PROPELLING DEVICES—“The Queen of the South, a large steamship belonging to the General Screw Steam Company (England), broke the fan of her screw on one of her recent voyages, and Mr. Field, of the firm of Maudsley & Field, of London—able engineers —who was consulted respecting the new screw, put in one with a decreasing width of fan or blade, and an increase ot four feet pitch. The new screw was reduced 1600 lbs., and yet the ship ran with the same speed making ten revolutions less per minute. With the new screw she made 104 miles per hour, with the old one only 9 knots. FEATHERING PADDLE WHEELS—The steamship Parana, (which was to have been the Arabia, but was sold to the West India Mail Co., after the Amazon was burned), was fitted with Morgans Feathering Paddle Wheels, and it was supposed that she would surpass all the steamships in the world in point of speed ; she made two very fast passages, but the London Artizan states that the feathering wheels have been taken out of her, and the old common kind put in, and that she goes much better. Two other steamships, the Orinoco and Madalena, which were fitted with feathering wheels also, are about to be altered in the same way. THE NEW YORK AND ERIE RAILOAD—The American Railroad Journal handles the directors of this railroad with great severity, asserting that $-6,722,260 have been spent for which no account has been rendered. It says that as much money has been spent and not accounted for, as was first estimated for the original cost of the whole road. It insinuates something about a secret service fund. We do not know what can be the meaning of it, although from the statements published, it appears that the said company has managed its affairs in a most extraordinary manner. We hope the Directors will be able to make all things clear and explicit. To PREVENT CANDLES GUTTERING—A scientific correspondent informs us that by using the frustrum of a cone of wire gauze or perforated metal on the shoulder of a candle, it will keep the candle from flickering and the grease from guttering. This is certainly a good device for such a purpose. BURNING FLUID AND CAMPBENE—A Bos- , ton correspondent requests us to explain the difference—tor the benefit of many—between camphene and the spirit gas (explosive fluid) sold in our stores, as many people suppose camphene to be explosive, and do not know the difference between it and the spirit gas. j Camphene is highly rectified spirits of turpentine, contains no alcohol, and is not explosive. It will not burn in a common lamp without a chimney, as it contains C.10, H.8—a very large portion of carbon, and emits much smoke, which is only prevented by using a long chimney to supply a great quantity of oxygen to support combustion. The spirit gas is a mixture of rectified camphene, with about five or six times its quantity, by measure, of alcohol. They are mixed together in a cold state. It is the volatile nature of the alcohol which is the cause of danger. SQUARE CYLINDERS—We have seen extracts in various papers telling how an engineer in Paris had constructed a steam engine with a square cylinder, and consequently with a square piston. We confess to a knowledge of what a square box is, but a square cylinder is something really new—we do not know what it is. The idea of a square piston working in a rectangular box is really worthy of the enlightenment of the year one instead of the nineteenth century. One great advantage of the reciprocating over the rotary engine, is the form of piston and cylinder. The round disc working in the round cylinder are the best known forms for working smoothly, uniformly, and lor rendering the piston easily packed to work steam-tight. ENGLISH PATENT LAWS—A Bill is now before Parliament to amend several clauses of the late Patent Law Amendment Act : it provides for the payment of stamp duties for fees on letters patent. This will expedite the business of procuring a patent. Proper stamps are to be provided for the purpose by the Inland Revenue Commissioners. We will apprize our readers of the nature and provisions of the Bill when it passes, if it does pass. A NEW GREEN DYK—The Chinese employ a substance ot a vegetable origin, which contains no indigo and which dyes cotton fabrics, prepared with a mordaunt of alum, a beautiful I green. M. Peroz, of Paris, has recently obtained some of this substance, and has made some successful experiments with it. We possesss no such dye in America,but Bancroft mentions that such a substance, has been long known in Africa.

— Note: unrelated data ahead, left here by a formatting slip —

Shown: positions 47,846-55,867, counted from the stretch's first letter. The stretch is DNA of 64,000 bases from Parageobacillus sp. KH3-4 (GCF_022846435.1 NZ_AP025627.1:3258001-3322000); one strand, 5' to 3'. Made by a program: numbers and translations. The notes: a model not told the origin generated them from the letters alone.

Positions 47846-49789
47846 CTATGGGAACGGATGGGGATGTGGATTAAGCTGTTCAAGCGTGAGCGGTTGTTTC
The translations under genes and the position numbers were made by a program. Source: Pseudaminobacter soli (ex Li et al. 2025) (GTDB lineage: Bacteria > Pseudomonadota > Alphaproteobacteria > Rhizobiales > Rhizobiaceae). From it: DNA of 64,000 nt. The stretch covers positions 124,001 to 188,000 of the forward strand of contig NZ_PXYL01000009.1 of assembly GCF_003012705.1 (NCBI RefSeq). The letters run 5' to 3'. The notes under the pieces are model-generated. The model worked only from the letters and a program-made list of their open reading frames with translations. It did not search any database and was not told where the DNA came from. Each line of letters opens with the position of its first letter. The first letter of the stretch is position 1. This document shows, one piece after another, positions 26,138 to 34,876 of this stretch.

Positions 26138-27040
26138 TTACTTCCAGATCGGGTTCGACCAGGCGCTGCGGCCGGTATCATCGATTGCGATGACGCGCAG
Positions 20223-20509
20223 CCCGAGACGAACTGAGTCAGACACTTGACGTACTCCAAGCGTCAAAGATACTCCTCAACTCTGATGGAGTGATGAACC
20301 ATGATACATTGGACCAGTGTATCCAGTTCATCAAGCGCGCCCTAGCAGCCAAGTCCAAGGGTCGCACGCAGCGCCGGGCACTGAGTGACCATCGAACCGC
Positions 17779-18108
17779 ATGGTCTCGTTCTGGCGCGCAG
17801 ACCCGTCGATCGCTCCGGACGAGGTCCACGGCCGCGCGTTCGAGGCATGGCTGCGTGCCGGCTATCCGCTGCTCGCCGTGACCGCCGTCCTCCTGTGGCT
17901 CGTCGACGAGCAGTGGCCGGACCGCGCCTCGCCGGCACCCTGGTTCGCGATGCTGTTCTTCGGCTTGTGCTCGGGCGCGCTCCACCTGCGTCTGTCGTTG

This article was originally published with the title "Events of the Week"